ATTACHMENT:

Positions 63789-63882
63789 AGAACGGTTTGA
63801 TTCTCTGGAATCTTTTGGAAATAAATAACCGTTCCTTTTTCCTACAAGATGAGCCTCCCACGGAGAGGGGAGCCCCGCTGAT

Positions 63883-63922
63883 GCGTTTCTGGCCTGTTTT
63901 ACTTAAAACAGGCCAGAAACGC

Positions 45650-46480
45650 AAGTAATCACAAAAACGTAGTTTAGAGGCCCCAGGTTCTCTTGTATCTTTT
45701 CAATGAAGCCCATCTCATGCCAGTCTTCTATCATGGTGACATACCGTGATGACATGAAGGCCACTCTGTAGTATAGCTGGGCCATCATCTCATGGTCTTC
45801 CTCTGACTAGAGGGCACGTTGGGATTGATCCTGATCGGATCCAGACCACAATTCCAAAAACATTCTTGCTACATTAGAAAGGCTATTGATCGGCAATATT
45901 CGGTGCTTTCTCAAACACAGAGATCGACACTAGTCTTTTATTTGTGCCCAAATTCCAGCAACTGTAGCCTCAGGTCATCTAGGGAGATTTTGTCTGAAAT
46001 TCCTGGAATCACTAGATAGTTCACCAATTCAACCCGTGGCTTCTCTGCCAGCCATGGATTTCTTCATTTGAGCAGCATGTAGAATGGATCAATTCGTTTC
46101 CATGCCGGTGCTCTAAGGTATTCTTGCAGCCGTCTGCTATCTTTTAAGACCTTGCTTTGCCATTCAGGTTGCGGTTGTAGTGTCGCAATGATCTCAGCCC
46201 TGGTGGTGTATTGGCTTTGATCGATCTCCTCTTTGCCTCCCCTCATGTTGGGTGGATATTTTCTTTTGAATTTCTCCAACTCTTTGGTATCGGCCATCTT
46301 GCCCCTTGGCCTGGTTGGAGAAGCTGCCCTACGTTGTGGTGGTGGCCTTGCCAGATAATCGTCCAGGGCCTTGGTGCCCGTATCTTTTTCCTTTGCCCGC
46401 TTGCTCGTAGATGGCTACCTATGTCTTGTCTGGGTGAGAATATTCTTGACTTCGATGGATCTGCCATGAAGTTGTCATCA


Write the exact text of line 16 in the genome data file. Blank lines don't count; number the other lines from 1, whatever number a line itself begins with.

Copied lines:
46401 TTGCTCGTAGATGGCTACCTATGTCTTGTCTGGGTGAGAATATTCTTGACTTCGATGGATCTGCCATGAAGTTGTCATCA